If H.R. 1579 passes, the SEC will be required to review the accredited investor definition every five years, considering factors like education, certifications, and experience as indicators of financial sophistication. Proponents hope this periodic review will gradually expand the definition so that it includes more non-wealthy individuals who can prove they know what they’re doing.

A similar bill that was also approved, the Equal Opportunity for All Investors Act (H.R. 2797), would allow individual investors to qualify by passing an examination or course—a much cheaper and more efficient avenue for knowledgable investors who haven’t made it their formal career (and thus have no need for the relevant certifications or degrees). 

The Middle Market IPO Underwriting Cost Act (H.R. 2812)

According to recent data from CB Insights, quarterly IPOs in the US hit their lowest level in nearly a decade in Q1 2023, with just 86 companies taking the plunge. It’s no surprise that companies are delaying their plans to go public—between inflation, the ongoing banking crisis, and generally poor stock market performance, many companies that are “ready” have decided to wait for better conditions.

The result is a massive backlog of large companies that “should” be publicly-listed, but aren’t. With billions of dollars in venture capital tied up in exit purgatory, earlier-stage companies are suffering from the downstream effects: fewer and smaller deals, with more investor-favored offering terms.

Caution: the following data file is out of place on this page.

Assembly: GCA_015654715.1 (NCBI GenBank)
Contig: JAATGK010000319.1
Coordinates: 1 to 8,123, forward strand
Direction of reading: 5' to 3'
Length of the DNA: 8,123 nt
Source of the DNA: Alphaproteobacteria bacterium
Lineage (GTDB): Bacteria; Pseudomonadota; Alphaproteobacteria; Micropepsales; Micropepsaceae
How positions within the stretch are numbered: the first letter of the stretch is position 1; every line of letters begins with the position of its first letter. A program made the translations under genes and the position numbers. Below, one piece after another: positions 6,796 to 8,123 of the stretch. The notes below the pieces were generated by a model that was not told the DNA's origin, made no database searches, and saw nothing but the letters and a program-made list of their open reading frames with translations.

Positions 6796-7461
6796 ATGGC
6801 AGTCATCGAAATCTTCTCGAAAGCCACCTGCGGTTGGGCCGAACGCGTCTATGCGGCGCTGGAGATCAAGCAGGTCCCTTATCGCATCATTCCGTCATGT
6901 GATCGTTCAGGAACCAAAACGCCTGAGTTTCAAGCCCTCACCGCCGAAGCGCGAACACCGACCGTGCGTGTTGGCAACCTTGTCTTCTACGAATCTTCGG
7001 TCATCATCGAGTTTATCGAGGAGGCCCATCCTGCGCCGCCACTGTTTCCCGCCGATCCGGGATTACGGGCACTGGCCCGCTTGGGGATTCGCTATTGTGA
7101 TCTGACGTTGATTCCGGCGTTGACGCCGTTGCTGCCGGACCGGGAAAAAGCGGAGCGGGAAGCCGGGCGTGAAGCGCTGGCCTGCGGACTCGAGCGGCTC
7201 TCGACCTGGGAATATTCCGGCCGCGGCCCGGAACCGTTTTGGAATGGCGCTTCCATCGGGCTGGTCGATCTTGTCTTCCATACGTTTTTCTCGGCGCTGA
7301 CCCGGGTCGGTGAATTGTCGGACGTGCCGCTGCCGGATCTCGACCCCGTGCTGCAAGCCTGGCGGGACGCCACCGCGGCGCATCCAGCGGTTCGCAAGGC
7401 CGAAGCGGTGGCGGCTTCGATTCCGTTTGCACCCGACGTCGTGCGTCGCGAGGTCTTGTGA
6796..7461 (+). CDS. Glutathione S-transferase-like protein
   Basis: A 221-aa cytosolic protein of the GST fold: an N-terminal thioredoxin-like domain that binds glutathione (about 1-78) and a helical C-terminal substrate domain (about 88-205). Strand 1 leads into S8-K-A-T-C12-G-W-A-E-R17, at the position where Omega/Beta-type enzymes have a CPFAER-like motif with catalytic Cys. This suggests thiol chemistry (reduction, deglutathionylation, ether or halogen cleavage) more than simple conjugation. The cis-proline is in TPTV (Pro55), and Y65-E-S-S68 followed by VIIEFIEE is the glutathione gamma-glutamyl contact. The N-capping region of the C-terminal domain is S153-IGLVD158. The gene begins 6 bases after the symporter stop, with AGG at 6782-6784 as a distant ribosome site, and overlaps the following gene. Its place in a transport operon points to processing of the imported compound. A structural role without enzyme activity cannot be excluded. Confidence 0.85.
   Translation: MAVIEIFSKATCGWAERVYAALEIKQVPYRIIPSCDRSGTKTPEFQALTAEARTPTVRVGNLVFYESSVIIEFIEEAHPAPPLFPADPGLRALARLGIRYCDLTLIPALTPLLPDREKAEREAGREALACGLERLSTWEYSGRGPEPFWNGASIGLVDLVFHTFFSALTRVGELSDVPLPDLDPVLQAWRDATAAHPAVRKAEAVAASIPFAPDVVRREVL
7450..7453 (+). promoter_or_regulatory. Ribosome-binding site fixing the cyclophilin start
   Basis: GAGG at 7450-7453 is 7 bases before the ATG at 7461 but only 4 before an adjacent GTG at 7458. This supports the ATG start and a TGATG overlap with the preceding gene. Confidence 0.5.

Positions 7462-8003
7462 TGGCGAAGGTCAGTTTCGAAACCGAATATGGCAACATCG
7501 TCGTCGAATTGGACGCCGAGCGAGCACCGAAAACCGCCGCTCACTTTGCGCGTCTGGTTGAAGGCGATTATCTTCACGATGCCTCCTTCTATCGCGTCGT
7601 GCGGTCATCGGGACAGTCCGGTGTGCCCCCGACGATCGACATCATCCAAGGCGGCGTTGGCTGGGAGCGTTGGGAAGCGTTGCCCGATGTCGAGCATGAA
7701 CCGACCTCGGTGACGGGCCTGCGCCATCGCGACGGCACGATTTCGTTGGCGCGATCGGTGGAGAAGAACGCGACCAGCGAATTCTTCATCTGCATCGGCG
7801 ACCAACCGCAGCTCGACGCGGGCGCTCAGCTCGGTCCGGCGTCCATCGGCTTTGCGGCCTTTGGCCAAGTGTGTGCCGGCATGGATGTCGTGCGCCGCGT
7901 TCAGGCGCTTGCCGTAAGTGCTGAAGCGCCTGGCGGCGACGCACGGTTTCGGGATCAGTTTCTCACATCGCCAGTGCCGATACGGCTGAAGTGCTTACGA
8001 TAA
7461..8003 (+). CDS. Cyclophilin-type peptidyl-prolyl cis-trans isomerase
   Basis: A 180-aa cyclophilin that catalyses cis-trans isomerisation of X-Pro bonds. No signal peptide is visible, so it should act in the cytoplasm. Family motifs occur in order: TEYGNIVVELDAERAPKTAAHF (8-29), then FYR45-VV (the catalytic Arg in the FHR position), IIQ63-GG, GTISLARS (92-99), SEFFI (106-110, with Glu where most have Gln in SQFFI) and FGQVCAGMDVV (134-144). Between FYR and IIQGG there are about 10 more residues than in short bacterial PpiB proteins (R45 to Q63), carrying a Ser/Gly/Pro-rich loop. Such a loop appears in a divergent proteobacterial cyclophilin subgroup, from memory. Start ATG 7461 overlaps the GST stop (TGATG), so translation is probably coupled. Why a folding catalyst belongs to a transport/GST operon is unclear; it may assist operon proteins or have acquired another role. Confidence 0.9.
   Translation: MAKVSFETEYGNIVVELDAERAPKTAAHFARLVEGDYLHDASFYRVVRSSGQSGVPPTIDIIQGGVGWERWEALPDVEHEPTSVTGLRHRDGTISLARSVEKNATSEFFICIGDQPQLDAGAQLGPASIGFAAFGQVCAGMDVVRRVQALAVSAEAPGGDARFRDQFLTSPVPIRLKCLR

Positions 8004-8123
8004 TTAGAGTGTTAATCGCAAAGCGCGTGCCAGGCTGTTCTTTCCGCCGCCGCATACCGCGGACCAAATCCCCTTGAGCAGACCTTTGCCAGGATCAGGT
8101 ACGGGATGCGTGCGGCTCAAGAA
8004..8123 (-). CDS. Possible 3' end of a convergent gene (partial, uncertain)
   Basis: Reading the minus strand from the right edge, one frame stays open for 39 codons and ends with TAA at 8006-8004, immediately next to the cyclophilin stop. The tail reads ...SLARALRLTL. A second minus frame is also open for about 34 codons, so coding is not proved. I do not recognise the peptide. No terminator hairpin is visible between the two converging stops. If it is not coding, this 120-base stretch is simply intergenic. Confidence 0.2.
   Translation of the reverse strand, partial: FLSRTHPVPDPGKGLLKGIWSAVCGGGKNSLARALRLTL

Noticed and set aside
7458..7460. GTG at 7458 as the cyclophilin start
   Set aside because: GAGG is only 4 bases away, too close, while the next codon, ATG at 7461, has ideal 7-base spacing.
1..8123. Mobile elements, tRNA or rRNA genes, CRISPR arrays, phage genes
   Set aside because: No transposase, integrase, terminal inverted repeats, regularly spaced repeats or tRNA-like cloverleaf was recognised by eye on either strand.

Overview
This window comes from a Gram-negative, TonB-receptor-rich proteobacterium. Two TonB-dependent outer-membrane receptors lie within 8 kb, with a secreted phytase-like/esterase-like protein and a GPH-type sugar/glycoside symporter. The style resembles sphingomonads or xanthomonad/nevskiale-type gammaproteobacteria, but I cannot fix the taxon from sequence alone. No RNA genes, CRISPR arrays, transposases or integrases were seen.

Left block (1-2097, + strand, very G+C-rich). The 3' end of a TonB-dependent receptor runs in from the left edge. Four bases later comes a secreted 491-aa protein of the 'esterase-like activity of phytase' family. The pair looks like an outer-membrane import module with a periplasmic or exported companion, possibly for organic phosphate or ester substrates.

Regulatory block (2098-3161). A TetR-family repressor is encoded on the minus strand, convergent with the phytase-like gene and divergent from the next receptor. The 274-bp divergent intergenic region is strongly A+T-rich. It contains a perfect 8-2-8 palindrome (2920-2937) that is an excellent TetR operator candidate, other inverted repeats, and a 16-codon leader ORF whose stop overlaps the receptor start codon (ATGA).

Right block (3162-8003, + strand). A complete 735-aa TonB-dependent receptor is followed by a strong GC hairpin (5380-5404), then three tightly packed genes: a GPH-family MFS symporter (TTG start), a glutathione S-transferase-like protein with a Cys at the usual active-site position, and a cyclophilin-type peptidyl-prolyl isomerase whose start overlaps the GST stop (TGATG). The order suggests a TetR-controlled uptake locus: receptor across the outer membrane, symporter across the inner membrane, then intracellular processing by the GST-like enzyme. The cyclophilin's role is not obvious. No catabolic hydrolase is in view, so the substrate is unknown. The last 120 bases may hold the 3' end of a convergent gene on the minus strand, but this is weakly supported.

While current economic conditions are certainly adding pressure to the situation, the decline of the initial public offering has been a subject of concern for many years now. IPOs are an important “last step” in the funding life cycle; they help to fuel innovation and economic growth by providing companies with access to capital that can be used to develop new products, technologies, and services. Additionally, IPOs are a key liquidity tool for early investors while  creating opportunities for the general public to buy and trade in the company’s stock..

The Middle Market IPO Underwriting Cost Act, if enacted, would require the SEC to work with FINRA to conduct a study of the costs small- and medium-sized companies incur when they go public. The goal is to identify and analyze the impact these costs have on growing businesses; to determine whether they’ve changed substantially over time; and to deliver a report to Congress detailing all findings and recommendations they come up with.

What happens next

As we mentioned before, approval of the 15 bills by the House Financial Services Committee doesn’t mean they’re going to be signed into law. In order for that to happen, all of the following steps still need to take place: 

  • The bills must be debated and voted on by the House, and need to win at least a simple majority (218 of 435 votes);
  • They’ll then move to the Senate, which will assign the bills to a committee;
  • The committee will review and potentially revise the bills before deciding whether to send them to the Senate floor for a vote;
  • If the bills win a majority vote in the Senate, they will be sent to the President;
  • And the President must sign the bill into law (or do nothing, in which case the bill becomes law automatically after 10 days).

All that is to say that these proposed changes are still in the earliest stages of the process—and it’s impossible to know for sure how the chips will fall. But early indicators suggest widespread bipartisan support for the bills’ underlying missions: to make it easier for companies and investors to access opportunities for growth.